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Suzerainty

type of relationship between a dominant and a vassal state

Suzerainty (American accent: soo-zer-en-tee) happens when a country X has its own government but cannot act independently because of a more powerful country Y.[1][2] This more powerful country Y is called the suzerain and can usually control the foreign relations of X (how X interacts with other countries).

It differs from sovereignty in that the tributary still has limited control of its own stuff and internal country affairs.

A suzerain can also mean a feudal lord.[2] Vassals must pay tribute to the feudal lord.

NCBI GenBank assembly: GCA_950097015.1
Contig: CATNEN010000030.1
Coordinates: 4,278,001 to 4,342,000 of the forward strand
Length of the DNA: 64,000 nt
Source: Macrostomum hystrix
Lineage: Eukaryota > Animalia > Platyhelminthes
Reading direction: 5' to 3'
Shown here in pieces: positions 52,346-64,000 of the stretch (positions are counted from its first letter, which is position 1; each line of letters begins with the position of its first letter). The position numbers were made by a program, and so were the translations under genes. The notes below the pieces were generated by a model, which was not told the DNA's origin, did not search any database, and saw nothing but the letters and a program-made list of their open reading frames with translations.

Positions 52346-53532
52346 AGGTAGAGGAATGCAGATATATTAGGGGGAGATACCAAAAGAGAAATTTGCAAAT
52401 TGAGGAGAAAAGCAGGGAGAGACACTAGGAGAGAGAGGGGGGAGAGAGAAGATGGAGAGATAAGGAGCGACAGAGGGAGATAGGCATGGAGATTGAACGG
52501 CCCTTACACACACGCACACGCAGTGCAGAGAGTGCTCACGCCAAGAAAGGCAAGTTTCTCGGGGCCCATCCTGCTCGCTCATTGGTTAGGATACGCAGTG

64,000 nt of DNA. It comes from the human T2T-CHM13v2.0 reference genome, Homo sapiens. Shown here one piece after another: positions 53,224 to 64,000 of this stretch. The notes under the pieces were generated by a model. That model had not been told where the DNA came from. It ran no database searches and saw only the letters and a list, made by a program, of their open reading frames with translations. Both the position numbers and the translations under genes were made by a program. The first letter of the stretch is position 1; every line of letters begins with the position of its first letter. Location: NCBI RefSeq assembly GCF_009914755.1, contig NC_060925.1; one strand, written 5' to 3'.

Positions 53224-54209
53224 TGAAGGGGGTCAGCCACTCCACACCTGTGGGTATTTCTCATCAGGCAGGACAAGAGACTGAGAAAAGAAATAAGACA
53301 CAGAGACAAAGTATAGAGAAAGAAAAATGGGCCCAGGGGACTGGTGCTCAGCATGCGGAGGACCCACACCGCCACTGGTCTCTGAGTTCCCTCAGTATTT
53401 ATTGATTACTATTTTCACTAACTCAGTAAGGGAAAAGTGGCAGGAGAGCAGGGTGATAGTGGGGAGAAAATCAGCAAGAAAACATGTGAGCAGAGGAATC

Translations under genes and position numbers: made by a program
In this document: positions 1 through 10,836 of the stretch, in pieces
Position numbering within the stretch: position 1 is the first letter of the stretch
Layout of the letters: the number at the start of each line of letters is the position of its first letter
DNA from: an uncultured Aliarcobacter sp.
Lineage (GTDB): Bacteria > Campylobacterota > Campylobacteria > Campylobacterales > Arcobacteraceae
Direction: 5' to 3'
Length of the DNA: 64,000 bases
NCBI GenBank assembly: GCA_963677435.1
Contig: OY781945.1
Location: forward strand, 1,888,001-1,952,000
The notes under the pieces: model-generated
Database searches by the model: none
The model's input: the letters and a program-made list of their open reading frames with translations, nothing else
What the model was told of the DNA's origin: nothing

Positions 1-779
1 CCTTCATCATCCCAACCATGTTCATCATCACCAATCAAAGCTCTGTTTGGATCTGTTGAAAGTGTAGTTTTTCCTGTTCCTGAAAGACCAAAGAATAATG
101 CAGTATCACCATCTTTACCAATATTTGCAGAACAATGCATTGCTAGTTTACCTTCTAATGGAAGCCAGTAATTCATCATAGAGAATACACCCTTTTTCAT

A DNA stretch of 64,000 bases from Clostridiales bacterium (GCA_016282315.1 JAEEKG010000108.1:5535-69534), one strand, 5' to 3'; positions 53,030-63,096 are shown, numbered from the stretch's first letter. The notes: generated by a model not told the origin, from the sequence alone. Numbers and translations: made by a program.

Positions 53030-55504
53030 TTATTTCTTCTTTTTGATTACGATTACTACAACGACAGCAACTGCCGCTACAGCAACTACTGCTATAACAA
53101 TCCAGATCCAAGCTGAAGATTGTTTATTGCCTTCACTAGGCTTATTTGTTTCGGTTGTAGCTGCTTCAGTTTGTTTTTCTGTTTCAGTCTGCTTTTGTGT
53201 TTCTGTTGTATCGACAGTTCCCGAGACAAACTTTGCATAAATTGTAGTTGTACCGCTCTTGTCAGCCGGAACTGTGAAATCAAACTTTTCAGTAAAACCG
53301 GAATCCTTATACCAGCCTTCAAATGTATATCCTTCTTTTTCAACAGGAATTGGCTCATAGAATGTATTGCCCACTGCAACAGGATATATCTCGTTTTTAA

Some examplesEdit

The term suzerainty originally described the relationship between the Ottoman Empire and its surrounding regions including:

China historically had suzerainty over Mongolia,[3] Korea, Japan, Myanmar, Thailand, Vietnam.

Related pagesEdit

CitationsEdit

  1. "Definition of SUZERAINTY". www.merriam-webster.com. Retrieved 2019-07-22.
  2. 2.0 2.1 "Home : Oxford English Dictionary". www.oed.com. Retrieved 2019-07-22.
  3. Dickinson, Edwin De Witt (1972-01-01). The Equality of States in International Law. Arno Press. p. 239. ISBN 9780405045660.